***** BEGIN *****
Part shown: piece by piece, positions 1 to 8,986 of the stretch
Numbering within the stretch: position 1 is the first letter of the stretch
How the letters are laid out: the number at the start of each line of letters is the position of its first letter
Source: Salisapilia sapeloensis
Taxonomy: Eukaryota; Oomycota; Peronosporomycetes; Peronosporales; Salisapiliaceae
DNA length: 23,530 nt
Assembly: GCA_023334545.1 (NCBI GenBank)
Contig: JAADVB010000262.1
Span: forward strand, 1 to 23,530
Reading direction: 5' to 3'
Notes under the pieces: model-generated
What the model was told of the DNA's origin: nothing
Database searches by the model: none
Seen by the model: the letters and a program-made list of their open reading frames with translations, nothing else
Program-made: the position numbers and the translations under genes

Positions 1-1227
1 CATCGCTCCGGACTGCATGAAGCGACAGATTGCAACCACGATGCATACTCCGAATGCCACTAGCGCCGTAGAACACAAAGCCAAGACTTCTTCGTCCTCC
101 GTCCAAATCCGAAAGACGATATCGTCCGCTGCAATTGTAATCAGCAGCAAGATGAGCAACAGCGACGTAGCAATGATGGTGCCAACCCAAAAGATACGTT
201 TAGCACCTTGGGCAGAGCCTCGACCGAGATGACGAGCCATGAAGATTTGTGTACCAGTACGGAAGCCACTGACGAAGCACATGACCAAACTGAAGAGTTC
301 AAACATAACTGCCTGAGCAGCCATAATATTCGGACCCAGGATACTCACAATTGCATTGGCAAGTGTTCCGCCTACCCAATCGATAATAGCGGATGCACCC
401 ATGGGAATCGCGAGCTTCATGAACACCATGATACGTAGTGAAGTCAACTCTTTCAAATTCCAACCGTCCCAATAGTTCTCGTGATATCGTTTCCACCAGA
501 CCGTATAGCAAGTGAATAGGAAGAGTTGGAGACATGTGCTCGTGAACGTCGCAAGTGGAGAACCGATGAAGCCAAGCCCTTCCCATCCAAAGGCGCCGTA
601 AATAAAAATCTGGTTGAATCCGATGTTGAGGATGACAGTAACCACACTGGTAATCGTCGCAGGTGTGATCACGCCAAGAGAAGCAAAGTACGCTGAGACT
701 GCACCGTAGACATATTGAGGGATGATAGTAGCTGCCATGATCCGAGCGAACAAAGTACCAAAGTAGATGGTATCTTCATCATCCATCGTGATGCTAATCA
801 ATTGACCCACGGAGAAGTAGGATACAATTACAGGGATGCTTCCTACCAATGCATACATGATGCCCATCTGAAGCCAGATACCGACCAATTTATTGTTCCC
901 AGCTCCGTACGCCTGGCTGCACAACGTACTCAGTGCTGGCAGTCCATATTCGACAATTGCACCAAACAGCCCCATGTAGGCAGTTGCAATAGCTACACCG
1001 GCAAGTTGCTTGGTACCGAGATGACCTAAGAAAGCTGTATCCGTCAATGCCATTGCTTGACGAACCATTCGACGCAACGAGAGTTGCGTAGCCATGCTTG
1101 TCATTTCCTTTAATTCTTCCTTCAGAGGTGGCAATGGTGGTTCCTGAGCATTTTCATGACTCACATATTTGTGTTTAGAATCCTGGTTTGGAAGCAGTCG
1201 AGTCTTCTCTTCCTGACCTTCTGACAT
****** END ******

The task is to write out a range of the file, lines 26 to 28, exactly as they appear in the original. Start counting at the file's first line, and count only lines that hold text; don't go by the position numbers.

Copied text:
901 AGCTCCGTACGCCTGGCTGCACAACGTACTCAGTGCTGGCAGTCCATATTCGACAATTGCACCAAACAGCCCCATGTAGGCAGTTGCAATAGCTACACCG
1001 GCAAGTTGCTTGGTACCGAGATGACCTAAGAAAGCTGTATCCGTCAATGCCATTGCTTGACGAACCATTCGACGCAACGAGAGTTGCGTAGCCATGCTTG
1101 TCATTTCCTTTAATTCTTCCTTCAGAGGTGGCAATGGTGGTTCCTGAGCATTTTCATGACTCACATATTTGTGTTTAGAATCCTGGTTTGGAAGCAGTCG